“Caring for myself is not self-indulgence, it is self-preservation, and that is an act of political warfare.”
Any of us can do our own research and commit to learning about heroic Black individuals and people of Color in this Black History Month, but I what would also serve the world is to live out their values and uphold them and carry them forward.
We can read her books, Zami, A New Spelling of My NameA Burst of Light, Sister Outsider, The Cancer JournalsYour Silence will not protect you. From these glimpses of Audre Lorde’s life we find that she embodied the values of Authenticity, Boldness, the Courage to Be and exist as is and the honoring of her voice enough to share this deep truth with the world
A Black Woman, born in New York City and a child of Caribbean immigrants, Lorde’s values were intuitively trusted, lived and tied innately to her lived experience at the intersections of Blackness, being a woman, a self-described “lesbian, mother warrior and poet”.  I would say that her poetry and writings exposed these social loopholes and pointed to a righteousness that can come from any of us in any lived category or identity. However, what she revealed is the ease at which we can marginalize and mistreat others despite perhaps our own marginalized identities based upon our own implicit or explicit biases.
Lorde, who lived her life not just as a Black person, or a Black person descended from Immigrants, she also lived as her full self through ALL of her identities of being a woman, a lesbian, as a person with cancer and disability. Through her lived experiences woven together, her truth-telling stories and poetry drew attention to gaps in Feminism, for example, where race and gender were often not concerned. We know from Alice Walker that from Feminism came Womanism, however, a major critique of Womanism is that it also often leaves out issues related to queer women, and Black women who reside in the LGBTQ spectrum.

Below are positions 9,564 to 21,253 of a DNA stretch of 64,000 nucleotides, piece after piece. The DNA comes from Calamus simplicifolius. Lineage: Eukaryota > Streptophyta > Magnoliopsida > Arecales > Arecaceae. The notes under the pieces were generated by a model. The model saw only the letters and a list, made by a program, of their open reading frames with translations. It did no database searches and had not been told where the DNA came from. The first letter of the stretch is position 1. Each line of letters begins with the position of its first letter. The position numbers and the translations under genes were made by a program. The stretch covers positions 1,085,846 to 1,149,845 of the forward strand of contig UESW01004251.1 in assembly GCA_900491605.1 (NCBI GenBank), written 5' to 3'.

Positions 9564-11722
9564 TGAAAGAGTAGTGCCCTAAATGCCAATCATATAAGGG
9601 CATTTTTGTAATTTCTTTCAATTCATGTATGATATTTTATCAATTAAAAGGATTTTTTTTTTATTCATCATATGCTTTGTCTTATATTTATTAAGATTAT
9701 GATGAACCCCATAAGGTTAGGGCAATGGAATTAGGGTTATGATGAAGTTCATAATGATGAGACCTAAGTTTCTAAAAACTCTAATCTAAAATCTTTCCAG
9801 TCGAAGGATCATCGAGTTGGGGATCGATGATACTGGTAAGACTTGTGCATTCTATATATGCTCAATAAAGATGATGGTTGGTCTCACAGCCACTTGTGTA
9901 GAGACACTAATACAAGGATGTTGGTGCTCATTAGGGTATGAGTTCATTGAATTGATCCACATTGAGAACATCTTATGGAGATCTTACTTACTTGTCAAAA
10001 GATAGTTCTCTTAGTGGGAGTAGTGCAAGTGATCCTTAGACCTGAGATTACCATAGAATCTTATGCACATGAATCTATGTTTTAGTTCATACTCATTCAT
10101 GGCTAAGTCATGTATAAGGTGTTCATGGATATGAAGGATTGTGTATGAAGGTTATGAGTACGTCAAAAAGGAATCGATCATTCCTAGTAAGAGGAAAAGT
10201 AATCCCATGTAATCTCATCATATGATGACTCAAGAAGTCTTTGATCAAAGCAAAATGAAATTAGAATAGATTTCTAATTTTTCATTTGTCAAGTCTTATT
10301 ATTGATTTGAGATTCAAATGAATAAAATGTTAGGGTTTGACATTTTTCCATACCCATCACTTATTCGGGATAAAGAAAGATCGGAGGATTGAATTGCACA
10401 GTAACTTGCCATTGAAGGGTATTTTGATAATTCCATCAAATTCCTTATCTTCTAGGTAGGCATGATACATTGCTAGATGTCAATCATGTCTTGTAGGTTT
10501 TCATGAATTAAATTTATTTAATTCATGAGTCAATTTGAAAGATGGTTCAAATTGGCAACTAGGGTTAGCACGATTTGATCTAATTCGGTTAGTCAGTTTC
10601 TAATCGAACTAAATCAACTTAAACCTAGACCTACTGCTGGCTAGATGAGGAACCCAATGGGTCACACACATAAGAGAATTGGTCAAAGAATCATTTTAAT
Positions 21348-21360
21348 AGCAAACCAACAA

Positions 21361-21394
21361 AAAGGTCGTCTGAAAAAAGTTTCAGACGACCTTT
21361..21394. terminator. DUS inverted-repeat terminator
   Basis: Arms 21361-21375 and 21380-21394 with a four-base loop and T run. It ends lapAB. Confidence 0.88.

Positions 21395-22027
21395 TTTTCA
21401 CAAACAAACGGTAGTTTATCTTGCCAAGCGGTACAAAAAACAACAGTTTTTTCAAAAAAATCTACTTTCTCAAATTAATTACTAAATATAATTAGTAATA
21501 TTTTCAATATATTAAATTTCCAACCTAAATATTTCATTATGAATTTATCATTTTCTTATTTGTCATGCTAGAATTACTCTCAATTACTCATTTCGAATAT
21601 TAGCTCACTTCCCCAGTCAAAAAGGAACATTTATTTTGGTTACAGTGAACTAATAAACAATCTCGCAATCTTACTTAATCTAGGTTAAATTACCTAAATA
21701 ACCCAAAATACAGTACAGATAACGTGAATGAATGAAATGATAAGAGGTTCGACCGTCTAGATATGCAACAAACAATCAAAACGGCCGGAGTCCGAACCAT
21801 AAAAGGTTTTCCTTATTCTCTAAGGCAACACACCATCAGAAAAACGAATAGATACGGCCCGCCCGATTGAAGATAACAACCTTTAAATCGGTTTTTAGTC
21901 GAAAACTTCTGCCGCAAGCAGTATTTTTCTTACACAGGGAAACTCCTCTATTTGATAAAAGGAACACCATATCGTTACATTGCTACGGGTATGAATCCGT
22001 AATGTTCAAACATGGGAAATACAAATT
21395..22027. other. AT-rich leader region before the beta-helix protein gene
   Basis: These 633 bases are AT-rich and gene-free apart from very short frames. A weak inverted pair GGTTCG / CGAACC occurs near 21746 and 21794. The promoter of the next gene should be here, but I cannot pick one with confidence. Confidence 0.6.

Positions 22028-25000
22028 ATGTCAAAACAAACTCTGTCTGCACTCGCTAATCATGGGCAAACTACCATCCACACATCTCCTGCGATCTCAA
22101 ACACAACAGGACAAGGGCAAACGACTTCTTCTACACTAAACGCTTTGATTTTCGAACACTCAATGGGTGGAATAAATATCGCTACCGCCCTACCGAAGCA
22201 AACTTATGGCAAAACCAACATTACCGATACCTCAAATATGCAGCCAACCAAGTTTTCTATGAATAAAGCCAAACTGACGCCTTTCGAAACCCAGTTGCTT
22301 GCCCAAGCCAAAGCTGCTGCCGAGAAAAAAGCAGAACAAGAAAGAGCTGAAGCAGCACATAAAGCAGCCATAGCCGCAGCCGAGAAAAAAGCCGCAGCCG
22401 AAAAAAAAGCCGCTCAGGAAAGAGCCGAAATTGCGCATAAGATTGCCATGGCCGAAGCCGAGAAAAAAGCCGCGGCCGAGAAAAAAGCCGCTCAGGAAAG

I share all this for us to remember that it takes a person living their ENTIRE truth with such tenacity and bravery…perhaps living as if we have nothing else to lose…Living as if our identities are not our WHOLE story, even though to some people, they unfortunately just might be. Choosing to live is a radical act. Caring for yourself and choosing yourself is a radical act. Loving yourself is radical and to love ourselves so deeply and sensually as Lorde teaches us to do is not only a balm upon our individual souls, but a pathway to a stronger relationship with the imago dei or the Divine truth and beauty within us, and thus with those who surround us. Intersectionality brings us closer to a God and the diversity of a “Kin-dom” that we reside in and wish to grow and cultivate. 
Authenticity, Boldness, the Courage to Be and Exist—Honor your voice and Exist in Wholeness!


The Rev. Candise C. Woods, M.Div.
NAPAS alum